A healthy diet can help prevent obesity and other conditions related to weight gain, such as diabetes. Regular and balanced meals can also aid concentration and help the brain develop. So when this Coweta, Oklahoma, mom saw what her son was being fed at school for lunch, she was outraged.
As Crystal Skinner sat down to lunch at school with her third-grade son, she was in for a big surprise. As she glanced over to a classmate’s plate, in fact, Skinner was left speechless by its contents. The meal was supplied by the school, and when she saw it she was incensed.
Contained within the child’s lunch plate was nothing more than some raisins, a couple of carrots, a yogurt and a bag of Cheez-Its. What Skinner could see, then, was a plate that did not appear to be brimming with nutrients. After all, some carrots and raisins on their own just didn’t cut it.
In fact, as she later told KJRH’s 2 Works For You, Skinner’s initial reaction was, “Where’s the rest of your food?” Where, indeed. And after hearing what her son said next, this mom decided that she needed to do something.
When Skinner asked her son what was going on, his answer left her feeling even more outraged. He explained that what his friend had for lunch was called the “cold plate.” Its contents were typical of what the school served for that type of lunch. What’s more, he’d even have one himself maybe three times each week.
“This is not OK,” Skinner told 2 Works For You. “How are kids supposed to be doing good in school, when this is all they’re getting for lunch?” As a mom, she understands the importance of kids eating a balanced and healthy diet. And she knew in that moment that she wasn’t looking at one.
Skinner was so appalled by what she saw, in fact, that she took a picture of the offending lunch plate. And she started to do some research. Surely it couldn’t be acceptable for schools to be serving this meal – for want of a better description – to their kids.
The United States Department of Agriculture claims that it is committed to helping “raise a healthier generation of children.” According to its website, standards in the meals that pupils are served should align with “the latest nutrition standards and the real world circumstances of America’s schools.”
The department published a ruling on nutrition standards in the National School Lunch and School Breakfast Programs in January 2012. And according to the paper, the majority of schools were required to make more fruit, vegetable and wholegrain options available to students.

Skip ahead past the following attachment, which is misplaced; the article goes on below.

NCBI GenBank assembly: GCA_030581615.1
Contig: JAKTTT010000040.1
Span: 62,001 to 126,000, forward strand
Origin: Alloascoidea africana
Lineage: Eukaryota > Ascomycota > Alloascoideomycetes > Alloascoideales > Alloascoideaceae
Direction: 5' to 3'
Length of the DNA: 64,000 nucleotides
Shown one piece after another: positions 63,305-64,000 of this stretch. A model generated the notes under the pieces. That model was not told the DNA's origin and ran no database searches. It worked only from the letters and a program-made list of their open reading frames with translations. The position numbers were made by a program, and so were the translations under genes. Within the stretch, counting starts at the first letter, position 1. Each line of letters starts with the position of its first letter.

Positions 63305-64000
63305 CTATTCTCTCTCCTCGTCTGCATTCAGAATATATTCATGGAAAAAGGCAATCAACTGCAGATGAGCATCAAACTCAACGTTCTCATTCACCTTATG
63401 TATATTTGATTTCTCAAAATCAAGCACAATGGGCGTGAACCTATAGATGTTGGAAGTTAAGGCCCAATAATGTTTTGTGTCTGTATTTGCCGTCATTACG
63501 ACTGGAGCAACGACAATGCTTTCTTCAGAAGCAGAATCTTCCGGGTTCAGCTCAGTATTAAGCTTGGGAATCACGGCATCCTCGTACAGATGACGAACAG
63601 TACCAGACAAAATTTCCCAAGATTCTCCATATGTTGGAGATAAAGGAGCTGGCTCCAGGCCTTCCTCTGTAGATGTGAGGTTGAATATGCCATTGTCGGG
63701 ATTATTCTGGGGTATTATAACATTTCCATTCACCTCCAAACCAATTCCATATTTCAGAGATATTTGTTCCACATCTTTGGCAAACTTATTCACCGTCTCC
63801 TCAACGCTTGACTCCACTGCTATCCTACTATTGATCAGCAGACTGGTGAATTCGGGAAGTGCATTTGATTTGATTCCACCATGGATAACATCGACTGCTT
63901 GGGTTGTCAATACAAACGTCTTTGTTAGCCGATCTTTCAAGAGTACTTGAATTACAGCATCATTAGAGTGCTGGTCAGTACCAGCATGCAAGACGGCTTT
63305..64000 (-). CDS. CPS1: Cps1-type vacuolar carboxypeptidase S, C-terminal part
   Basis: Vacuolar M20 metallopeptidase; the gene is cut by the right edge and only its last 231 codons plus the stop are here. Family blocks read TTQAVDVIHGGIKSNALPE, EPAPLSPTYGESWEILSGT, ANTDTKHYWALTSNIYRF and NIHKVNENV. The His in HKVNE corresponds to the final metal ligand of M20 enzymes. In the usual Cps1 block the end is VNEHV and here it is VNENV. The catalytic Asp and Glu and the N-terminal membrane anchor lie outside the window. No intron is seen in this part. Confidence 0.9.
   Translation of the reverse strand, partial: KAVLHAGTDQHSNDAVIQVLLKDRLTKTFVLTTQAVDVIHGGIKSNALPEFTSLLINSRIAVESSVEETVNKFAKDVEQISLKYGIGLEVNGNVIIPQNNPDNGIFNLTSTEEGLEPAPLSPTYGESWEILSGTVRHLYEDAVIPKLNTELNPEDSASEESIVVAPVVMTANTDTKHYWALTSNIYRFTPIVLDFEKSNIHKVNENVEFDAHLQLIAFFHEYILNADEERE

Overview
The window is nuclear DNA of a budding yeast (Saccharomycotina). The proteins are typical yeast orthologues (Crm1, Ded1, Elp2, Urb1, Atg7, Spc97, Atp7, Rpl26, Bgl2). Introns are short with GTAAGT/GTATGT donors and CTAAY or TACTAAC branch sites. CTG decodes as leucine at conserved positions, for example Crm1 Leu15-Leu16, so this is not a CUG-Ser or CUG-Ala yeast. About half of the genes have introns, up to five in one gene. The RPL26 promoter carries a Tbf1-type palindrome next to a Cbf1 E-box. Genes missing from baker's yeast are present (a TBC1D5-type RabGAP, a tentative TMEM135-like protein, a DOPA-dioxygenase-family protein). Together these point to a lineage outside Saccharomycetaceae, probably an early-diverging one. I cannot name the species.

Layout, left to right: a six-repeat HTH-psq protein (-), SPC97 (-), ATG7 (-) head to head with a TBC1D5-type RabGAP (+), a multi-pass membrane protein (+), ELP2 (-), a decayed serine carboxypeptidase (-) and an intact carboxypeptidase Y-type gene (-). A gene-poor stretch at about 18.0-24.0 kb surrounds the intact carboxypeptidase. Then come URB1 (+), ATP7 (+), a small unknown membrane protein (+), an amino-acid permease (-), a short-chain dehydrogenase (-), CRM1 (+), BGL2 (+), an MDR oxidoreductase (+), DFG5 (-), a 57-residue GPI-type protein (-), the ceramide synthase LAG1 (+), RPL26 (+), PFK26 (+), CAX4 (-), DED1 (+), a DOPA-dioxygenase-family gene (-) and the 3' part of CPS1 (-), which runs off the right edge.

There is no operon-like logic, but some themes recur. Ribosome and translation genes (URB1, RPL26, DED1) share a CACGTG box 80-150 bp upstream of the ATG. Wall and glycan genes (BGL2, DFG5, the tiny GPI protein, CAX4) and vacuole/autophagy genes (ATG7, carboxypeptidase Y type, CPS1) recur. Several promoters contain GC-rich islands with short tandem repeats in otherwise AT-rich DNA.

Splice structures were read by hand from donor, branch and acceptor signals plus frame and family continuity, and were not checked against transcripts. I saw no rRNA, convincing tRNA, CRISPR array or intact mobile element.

The ruling also laid out guidelines for milk, in that fat-free and low-fat options should be made available. In addition, schools were required to provide food with lower levels of sodium, and both saturated and trans fats. This was so that the meals on offer would satisfy students’ nutritional requirements without exceeding recommended calorie intakes.
Speaking about the directive, Vickie Middleton, who works as director of nutrition for Coweta Public Schools, told 2 Works For You, “New FDA guidelines say we are to offer a half a cup of fruit, half a cup of vegetables, half a cup of grain, a whole cup of meat and a cup of milk or juice.”
As Middleton relayed the situation, students could make a selection of three out of five choices on offer. Their options could be, for example, juice, milk and a fruit. The lunch would then include three of the components required for the meal to be classified for reimbursement.
Nevertheless, that’s not how her son’s lunch plate appeared to Skinner. Where was the fruit? Where was the milk? Where was the juice? There didn’t appear to be any significant nutritional value to the so-called meal. So, her picture of it was subsequently sent off to an expert for advice.
Dr. Jennifer Jackson is a registered dietician for Keystone Nutrition and is based in Lafayette, Louisiana. She works with clients to create nutritional plans that comply with official guidelines, and also suit the lifestyles of each individual client’s needs.
When Dr. Jackson saw the picture of the meal, she had the following to say to 2 Works for You: “Cheez-Its is not an acceptable wholegrain component, since the ingredient is wheat flour and not whole grain.” She did, however, concur that the yogurt is an acceptable protein replacement for meat.
And then there was the matter of the raisins. The lunch plate contains a box of raisins, which is the equivalent to one ounce. In order to meet the half-cup of fruit that schools are required to provide, however, four boxes of raisins would need to be supplied.
So by that measure, the lunch plate was clearly lacking in nutritional value. But on the surface at least, the plate met the criteria required of the school. Regardless of whether the food is highly nutritious, kids do get their grain, fruit and vegetable.
Coweta Public School is adamant that the lunches they provide to their students meet the official FDA regulations. It’s a claim that Skinner doesn’t dispute. She does, however, feel that more care and attention should be given to serve more nutritious meals to the kids.
“I just don’t think they are putting enough time and effort into what they’re actually serving the kids,” Skinner told 2 Works For You. “It’s like they’re just trying to follow the guidelines and just throwing stuff in there, not concerned about what the kids really want to eat or whether they will eat it or not.”
“I was unaware that this was going on at the school,” Skinner continued. “That’s what hurt me. If I knew, I would’ve been sending a lunch to school with him every day, instead of saying the school is going to feed you right for lunch. After seeing that, my heart hurt.”